Explain how the novel equates lovesickness with cholera. How is love comparable to illness?

The novel's most essential and most prominent theme of love as a literal plague, culminates in the book's final chapter in which Florentino Ariza orders the Captain to announce, falsely, that there is at least one passenger aboard the ship who has been infected with cholera. In part, this falsity is true; Florentino has been infected by a relentless passion for Fermina Daza since the day she rejected him in the Arcade of the Scribes. His passion has persisted much like a deadly plague of ch olera, for Florentino is literally plagued by love.

He suffers from lovesickness as one would suffer from cholera, enduring both physical and emotional pains, such as when, in Chapter 2, he vomits after eating flowers and drinking cologne so that he may know Fermina's scent . When the Captain declares, per Florentino's orders, that there is cholera aboard, and raises the yellow flag to announce the outbreak, his action is symbolic of Florentino's complete surrender to his disease — his plague — for, at long last, Florentino has finally been con sumed by Fermina's love, and has surrendered himself to it, as a sufferer of cholera would surrender to death.

Why does Florentino Ariza have sexual affairs with innumerable women? What is the allure of sex for Florentino when he is only in love with Fermina Daza? How does Rosalba influence his attitude towards sex?

Chapter 3 describes Florentino's one, isolated encounter with Rosalba aboard the ship to Villa de Leyva, which forever changes his thoughts on love and sex. Before the encounter, Florentino insists that he will lose his virginity for love; essentially, he will lose his virginity only to Fermina. However, when he is suddenly seized by Rosalba, in the heat of passion, he is overwhelmed by a sudden and intense physical pleasure, a pleasure so fulfilling that it is enough to abet, or at least temporarily alle viate, the emotional pain he suffers from his tormented love of Fermina. As he thinks more of Rosalba, Florentino gradually begins to forget his memories of Fermina, and with the release of his memories comes freedom from his incessant longing, and the pa in he feels for having been rejected by Fermina. For Florentino, Rosalba acts as an antidote to his pain, a transitory, however effective drug with which to salve his aching, incurable wound. Following his brief affair with Rosalba, Florentino continually uses sex as an addict would a narcotic, for it is the one means by which he is able to forget his heartache and his desire for the woman who is the source of his anguish.

Florentino is particularly attracted to the Widow Nazaret because, like him, she is lonely, and although she still dearly loves her dead husband, she finds happiness in sex; if she cannot be loved by the one man she desires, then she will find what pl easure she can with other men. Florentino's situation is nearly identical: He too is terribly lonely without Fermina, who, despite his rendezvous with other women, he still idolizes as his perfect love. Though he does not, nor will he ever, love the women he sleeps with as much as he does Fermina, sex provides Florentino with a bandage for his painful memories of rejection, and as a means to escape what ails him.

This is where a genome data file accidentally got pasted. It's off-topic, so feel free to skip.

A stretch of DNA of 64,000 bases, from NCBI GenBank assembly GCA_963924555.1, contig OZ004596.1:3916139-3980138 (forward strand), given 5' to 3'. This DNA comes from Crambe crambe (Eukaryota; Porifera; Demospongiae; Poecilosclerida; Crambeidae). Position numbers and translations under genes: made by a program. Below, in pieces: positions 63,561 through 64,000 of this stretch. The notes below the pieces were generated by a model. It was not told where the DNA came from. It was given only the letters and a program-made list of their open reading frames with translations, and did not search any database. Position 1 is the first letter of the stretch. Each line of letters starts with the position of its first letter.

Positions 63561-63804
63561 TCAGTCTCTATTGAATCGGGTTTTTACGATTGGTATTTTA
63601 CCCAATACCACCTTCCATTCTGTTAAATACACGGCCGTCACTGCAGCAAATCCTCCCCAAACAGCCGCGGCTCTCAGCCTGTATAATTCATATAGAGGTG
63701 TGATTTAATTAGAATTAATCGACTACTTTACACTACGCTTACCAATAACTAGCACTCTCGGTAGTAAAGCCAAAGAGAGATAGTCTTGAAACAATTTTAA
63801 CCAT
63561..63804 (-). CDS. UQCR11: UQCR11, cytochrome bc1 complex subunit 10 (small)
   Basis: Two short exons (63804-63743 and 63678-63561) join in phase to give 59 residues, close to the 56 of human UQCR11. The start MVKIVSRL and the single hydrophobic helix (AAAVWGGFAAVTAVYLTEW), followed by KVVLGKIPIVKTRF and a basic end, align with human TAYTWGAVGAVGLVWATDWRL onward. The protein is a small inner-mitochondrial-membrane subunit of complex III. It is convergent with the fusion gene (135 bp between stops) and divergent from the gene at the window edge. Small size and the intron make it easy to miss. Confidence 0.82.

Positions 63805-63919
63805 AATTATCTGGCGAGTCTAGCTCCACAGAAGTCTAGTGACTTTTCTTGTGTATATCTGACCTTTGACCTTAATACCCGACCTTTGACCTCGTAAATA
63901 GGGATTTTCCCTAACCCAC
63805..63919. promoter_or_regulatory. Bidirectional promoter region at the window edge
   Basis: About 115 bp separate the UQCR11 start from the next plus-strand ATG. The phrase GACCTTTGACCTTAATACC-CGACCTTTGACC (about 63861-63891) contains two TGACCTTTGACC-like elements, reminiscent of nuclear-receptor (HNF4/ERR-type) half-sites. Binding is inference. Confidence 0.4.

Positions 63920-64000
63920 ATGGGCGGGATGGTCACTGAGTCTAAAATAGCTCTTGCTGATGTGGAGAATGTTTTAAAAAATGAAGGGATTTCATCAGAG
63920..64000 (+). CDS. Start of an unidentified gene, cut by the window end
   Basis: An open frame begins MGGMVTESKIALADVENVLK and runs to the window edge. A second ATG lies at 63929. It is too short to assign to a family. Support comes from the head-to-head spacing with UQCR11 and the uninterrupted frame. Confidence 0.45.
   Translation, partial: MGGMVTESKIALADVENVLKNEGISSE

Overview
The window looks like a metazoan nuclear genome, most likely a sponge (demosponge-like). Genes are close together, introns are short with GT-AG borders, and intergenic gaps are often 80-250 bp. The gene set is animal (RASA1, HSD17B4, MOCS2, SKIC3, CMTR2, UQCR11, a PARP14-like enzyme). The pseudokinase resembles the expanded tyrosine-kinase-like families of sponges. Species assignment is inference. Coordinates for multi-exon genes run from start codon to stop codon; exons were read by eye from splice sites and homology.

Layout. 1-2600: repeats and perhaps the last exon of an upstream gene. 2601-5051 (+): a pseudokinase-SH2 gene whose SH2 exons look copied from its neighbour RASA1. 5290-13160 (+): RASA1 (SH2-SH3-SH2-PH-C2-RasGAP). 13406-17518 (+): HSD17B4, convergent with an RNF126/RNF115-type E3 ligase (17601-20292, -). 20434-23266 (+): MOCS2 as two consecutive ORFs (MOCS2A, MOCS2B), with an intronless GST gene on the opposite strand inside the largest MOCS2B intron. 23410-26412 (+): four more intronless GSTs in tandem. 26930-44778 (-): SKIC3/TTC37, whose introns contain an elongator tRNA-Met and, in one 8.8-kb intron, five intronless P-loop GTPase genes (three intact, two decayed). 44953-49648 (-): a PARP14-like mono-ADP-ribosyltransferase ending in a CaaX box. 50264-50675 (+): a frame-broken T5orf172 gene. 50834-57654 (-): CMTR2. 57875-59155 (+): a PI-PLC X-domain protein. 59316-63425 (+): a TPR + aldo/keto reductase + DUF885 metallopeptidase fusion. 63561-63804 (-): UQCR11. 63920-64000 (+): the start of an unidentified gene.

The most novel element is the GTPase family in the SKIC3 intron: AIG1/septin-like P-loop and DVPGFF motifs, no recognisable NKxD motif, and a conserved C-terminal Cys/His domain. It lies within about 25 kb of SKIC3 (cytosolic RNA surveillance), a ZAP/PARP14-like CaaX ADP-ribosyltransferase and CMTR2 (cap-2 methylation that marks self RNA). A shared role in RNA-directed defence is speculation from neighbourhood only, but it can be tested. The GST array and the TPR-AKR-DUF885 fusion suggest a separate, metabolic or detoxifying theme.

Why does Fermina Daza reject Florentino Ariza on sight, after having been away on the long journey with her father, during which she longed for Florentino? What accounts for her sudden change of heart?

Very suddenly, at the end of Chapter 2, Fermina rejects Florentino when he approaches her in the Arcade of the Scribes. Her rejection of him may seem unfounded and abrupt, especially because she has communicated with and longed for him throughout her long journey. However, the reason for Fermina' change of heart is accounted for by her developed maturity, which has ripened during her long absence. Fermina may have left the city as Florentino's "crowned goddess," a young, impressionable girl swept up by th e zealous desires of her first suitor, but she returns as a poised and sophisticated woman. For Fermina,the thrill of her forbidden romance with Florentino has ended, for it is no longer scandalous or dangerous as it was when she was a young girl, bent on disobeying her domineering father. Upon her return, Fermina acts and thinks like a grown woman, and in her maturity, realizes that her love for Florentino had been nothing more than her foolish adoration of an idealized man and an idealized romance. Ferm ina has indeed grown up, and, now that she is a woman of her own rite, wants to disconnect herself from her childhood, to which Florentino bears a strong association.

Despite her maturity, Fermina buys the ink and percale for Florentino because she still idealizes him; he is an illusion of perfection and love, two desires of which she has been starved. Now, she is hungry — not for Florentino himself, but for the idealized image of him she has contrived. This illusion remains in her mind until she sees him, their first face-to-face encounter since her departure years before, upon which her psychological fantasy is shattered by the reality of his imperfect physical presence. For Fermina had not loved Florentino, but her romanticized idea of him.